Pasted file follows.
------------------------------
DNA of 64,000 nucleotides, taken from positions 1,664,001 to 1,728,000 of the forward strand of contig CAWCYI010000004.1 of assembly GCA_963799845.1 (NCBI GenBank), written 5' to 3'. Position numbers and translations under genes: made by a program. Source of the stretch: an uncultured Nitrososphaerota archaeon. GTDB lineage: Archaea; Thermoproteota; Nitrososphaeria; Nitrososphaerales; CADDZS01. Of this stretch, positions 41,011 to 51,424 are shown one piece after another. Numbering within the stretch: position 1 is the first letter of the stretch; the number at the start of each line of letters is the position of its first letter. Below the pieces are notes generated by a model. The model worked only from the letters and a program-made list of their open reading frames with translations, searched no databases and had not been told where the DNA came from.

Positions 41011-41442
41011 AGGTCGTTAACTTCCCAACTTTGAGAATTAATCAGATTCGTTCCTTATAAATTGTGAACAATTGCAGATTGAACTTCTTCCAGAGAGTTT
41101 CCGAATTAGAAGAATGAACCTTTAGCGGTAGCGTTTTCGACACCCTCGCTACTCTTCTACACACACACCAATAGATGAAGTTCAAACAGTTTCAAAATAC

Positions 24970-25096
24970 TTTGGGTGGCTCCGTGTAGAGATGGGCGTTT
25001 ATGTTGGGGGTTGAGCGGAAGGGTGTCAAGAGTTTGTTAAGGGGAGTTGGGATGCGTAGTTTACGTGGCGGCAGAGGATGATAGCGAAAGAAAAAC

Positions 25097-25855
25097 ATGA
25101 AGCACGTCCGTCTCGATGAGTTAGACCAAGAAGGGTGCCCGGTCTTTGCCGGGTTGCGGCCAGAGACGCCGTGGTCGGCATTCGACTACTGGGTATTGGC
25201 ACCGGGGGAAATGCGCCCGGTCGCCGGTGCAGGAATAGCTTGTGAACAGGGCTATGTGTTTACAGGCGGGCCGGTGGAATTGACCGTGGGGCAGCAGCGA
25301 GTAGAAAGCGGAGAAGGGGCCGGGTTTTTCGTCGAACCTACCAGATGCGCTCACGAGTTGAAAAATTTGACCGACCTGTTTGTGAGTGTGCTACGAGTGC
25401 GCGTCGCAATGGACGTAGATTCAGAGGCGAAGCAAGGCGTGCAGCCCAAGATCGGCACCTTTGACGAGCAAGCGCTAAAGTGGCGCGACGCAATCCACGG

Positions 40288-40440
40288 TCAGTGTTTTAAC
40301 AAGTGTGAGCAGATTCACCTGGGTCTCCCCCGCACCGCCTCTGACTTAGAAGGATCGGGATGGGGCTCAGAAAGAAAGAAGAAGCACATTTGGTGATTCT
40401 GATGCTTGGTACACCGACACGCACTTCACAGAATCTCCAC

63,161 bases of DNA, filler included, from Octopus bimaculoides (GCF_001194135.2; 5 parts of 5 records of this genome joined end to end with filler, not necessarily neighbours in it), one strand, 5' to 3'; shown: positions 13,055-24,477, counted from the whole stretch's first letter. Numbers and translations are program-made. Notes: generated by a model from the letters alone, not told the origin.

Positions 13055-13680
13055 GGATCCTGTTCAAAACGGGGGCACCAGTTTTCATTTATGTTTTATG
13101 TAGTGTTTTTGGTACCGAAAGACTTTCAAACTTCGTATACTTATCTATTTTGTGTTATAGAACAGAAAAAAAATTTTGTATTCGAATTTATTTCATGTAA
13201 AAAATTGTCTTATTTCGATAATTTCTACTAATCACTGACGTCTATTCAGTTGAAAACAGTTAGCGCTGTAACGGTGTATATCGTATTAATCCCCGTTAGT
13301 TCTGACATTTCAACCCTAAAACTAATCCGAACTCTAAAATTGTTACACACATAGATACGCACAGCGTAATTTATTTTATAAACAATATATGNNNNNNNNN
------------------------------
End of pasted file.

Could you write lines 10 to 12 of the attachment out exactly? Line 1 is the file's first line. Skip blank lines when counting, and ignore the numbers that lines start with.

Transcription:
25101 AGCACGTCCGTCTCGATGAGTTAGACCAAGAAGGGTGCCCGGTCTTTGCCGGGTTGCGGCCAGAGACGCCGTGGTCGGCATTCGACTACTGGGTATTGGC
25201 ACCGGGGGAAATGCGCCCGGTCGCCGGTGCAGGAATAGCTTGTGAACAGGGCTATGTGTTTACAGGCGGGCCGGTGGAATTGACCGTGGGGCAGCAGCGA
25301 GTAGAAAGCGGAGAAGGGGCCGGGTTTTTCGTCGAACCTACCAGATGCGCTCACGAGTTGAAAAATTTGACCGACCTGTTTGTGAGTGTGCTACGAGTGC